Ukip is sliding into all-out civil war over whether Nigel Farage should remain its leader after he made an unexpectedly swift return to the post.
Party donor Stuart Wheeler told BBC Radio 5Live that Mr Farage should resign and be subject to a full leadership election rather than simply returning without challenge.
Senior sources also reportedly told the Press Association news agency and BBC News that the party leader should "take a break" and have to stand for re-election, respectively.
The demand comes after Ukip’s economics spokesperson Patrick O’Flynn told The Times newspaper that Mr Farage had transformed into a “snarling, thin-skinned, aggressive” man after the election.
Meanwhile Raheem Kassam, an advisor closely associated with Mr Farage, denied he was “fleeing the country” after announcing that he was taking a foreign holiday amid the party fracas.
Mr Farage stepped down as leader, as pledged, after he lost the race to become the MP for Thanet South.
But after presenting his resignation to Ukip’s national executive he was apparently rebuffed and told to remain as leader.
The decision seems to have angered critics of Mr Farage, who have have piled in. Godfrey Bloom, a former MEP who left the party last year, told BBC News that the leader was “capable of some abrasive behaviour” and “not a team player”.
He went on to endorse the party’s only MP, Douglas Carswell, as leader. Mr Carswell has previously ruled himself out of any leadership bid.
But the group around Mr Farage's inner circle has been quick to hit back at critics.
This morning sources close to Mr Farage briefed journalists with highly personal attacks against Mr O’Flynn, telling The Spectator magazine that the economics spokesperson has “personal problems and this may be the manifestation of them”.
In pictures: The rise of Ukip
In pictures: The rise of Ukip
1/8 1993: Alan Sked forms Ukip
History professor Alan Sked had been active in anti-EU politics for a while beore he founded Ukip in 1993. He resigned from the party after the 1997 election, concerned that it was attracting far-right members, and has been critical of Ukip since. Picture: Reuters
2/8 2005: Kilroy defects
Former TV presenter Robert Kilroy-Silk founded Veritas in 2005, after a failed bid to become leader, and took many of Ukip's elected members with him. But the party slowly lost its popularity and didn't put forward any candidates in the last election. Picture: REUTERS/Kieran Doherty REUTERS KD/RUS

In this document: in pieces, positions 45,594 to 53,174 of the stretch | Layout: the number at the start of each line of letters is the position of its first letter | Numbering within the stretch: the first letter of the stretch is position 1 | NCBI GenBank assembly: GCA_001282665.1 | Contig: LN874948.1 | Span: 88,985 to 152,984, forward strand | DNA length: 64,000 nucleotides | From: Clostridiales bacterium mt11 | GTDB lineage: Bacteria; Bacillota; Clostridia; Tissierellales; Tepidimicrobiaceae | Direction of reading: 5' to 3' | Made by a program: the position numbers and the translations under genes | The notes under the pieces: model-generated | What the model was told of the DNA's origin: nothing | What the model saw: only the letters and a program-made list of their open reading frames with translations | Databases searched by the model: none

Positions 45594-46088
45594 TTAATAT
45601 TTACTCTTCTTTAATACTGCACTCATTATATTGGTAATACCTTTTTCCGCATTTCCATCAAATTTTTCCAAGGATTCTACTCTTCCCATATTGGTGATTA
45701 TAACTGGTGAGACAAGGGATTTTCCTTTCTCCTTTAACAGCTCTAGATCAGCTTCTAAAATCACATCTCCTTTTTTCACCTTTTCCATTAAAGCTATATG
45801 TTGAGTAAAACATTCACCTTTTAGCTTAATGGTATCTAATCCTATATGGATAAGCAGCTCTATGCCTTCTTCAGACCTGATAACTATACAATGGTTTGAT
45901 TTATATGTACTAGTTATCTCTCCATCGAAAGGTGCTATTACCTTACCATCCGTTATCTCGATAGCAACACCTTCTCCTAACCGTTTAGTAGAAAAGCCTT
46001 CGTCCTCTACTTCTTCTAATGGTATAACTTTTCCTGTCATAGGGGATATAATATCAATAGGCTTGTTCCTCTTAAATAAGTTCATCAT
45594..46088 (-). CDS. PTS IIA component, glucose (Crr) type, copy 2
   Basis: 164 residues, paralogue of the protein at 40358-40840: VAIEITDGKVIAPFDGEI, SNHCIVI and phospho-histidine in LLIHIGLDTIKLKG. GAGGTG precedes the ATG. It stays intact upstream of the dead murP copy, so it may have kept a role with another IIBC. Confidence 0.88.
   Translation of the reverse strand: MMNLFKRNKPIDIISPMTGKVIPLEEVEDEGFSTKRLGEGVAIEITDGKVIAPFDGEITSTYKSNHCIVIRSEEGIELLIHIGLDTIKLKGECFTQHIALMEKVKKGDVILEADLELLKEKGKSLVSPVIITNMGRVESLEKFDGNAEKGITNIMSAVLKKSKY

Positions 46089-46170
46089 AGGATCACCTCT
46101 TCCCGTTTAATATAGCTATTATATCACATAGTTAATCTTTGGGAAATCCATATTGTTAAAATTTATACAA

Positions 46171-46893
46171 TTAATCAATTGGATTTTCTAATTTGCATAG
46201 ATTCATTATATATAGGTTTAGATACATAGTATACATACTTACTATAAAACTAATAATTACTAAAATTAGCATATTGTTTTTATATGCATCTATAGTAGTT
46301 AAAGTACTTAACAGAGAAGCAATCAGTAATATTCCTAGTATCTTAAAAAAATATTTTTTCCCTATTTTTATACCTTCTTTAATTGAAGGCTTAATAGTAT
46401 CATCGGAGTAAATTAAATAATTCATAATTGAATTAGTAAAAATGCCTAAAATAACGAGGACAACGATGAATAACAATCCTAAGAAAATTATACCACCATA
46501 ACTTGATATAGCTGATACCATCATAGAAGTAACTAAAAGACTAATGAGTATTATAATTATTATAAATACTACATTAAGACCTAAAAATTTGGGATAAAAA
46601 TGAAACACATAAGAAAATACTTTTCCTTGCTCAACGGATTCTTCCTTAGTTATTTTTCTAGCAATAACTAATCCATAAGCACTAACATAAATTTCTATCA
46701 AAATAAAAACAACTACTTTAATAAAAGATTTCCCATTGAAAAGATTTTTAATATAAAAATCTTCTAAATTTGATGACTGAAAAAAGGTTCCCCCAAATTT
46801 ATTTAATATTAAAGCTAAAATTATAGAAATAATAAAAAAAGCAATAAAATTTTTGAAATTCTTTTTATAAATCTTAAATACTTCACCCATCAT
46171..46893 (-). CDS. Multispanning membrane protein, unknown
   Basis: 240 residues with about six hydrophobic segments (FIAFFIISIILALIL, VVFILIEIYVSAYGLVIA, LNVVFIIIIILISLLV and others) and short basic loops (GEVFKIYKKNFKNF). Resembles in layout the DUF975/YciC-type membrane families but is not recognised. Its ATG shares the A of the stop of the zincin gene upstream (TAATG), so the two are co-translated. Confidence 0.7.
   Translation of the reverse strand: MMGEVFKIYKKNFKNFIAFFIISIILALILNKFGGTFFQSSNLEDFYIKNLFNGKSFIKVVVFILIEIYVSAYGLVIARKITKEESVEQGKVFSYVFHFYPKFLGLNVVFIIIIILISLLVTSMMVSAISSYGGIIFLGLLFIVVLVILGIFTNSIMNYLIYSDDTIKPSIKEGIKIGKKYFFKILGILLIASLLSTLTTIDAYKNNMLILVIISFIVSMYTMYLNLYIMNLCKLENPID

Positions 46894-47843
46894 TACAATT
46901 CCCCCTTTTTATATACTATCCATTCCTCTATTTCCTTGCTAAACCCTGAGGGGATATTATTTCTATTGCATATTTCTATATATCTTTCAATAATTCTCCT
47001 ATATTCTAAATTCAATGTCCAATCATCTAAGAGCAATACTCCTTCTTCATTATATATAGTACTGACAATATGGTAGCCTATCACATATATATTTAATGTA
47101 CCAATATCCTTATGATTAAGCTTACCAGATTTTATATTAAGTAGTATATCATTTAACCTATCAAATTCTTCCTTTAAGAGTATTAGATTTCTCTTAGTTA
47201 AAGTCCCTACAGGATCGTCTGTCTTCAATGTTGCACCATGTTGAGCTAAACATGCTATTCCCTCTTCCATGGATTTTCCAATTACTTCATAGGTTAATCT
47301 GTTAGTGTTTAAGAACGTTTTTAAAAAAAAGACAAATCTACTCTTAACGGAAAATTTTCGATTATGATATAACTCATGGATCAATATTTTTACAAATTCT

3/8 2010: Farage becomes leader, again
Farage had led Ukip from 2006 until 2009, when he stood down to fight against the Speaker, John Bercow, for his Buckingham seat. He failed to win the election and returned to lead the party in November 2010. Picture: REUTERS/Kieran Doherty
4/8 2010: Ukip fights for election
Nigel Farage was injured in a plane crash on polling day in the 2010 general election, but his party increased its success in the votes. It fielded 572 candidates and took 3.1% of the vote, though failed to win any seats. REUTERS/Darren Staples
5/8 2013: Eastleigh gains
Ukip's candidate Diane James got the highest ever number of votes for any candidate from the party, but was beaten by the Liberal Democrats. The surge in support gave Ukip confidence ahead of local and European elections later in the year. Picture: Reuters
6/8 2013: Bloom kicked out
Godfrey Bloom, who served as an Ukip MEP from 2004 to 2014, had the whip withdrawn in 2013 after sexist comments and an attack on a journalist. He sat as an independent MEP until 2014, when he ended his term in office. Picture: REUTERS/Luke MacGregor
7/8 2014: European election success
Ukip got a higher proportion of the vote than any other party in 2014's European elections, adding 11 new MEPs and taking its total to 24. REUTERS/Luke MacGregor
8/8 2014: Carswell defects
Douglas Carswell defected from Ukip at the end of August, and was followed by Mark Reckless at the end of September, who resigned from the Tories amid rumours of many more defections to come. Picture: REUTERS/Toby Melville
After the briefing came to light Mr O’Flynn told Sky News that Mr Farage was his “political hero”, in an apparent change of rhetoric.
“If anyone thinks or supposes that I’m planning some kind of coup again Nigel they couldn’t be more wrong. He is my political hero and will remain so,” he told the channel.
Whenever I go on holiday, certain websites report I'm "fleeing the country". So just a heads up, people... I'm "fleeing the country"!— Raheem Kassam (@RaheemKassam) May 12, 2015
He went one to criticise “a couple of people in [the leader’s] inner circle, to use a term, who are wrong-uns” and said Mr Farage should never have pledged to stand down as leader.
Ukip's director Steven Stanbury appeared on the BBC's Daily Politics programme this afternoon and called for the party to conduct itself more professionally.
“The four million who voted for us ... expect a more professional approach and not the selfish, self-indulgent attacks that we are seeing,” he said.
Ukip achieved a record vote share in the general election last week but ended up with fewer MPs than it went into the contest with.
Nigel Farage failed to win his target constituency of Thanet South after a hard-fought contest, with only Douglas Carswell, a former Conservative defector, retaining his seat.Reuse content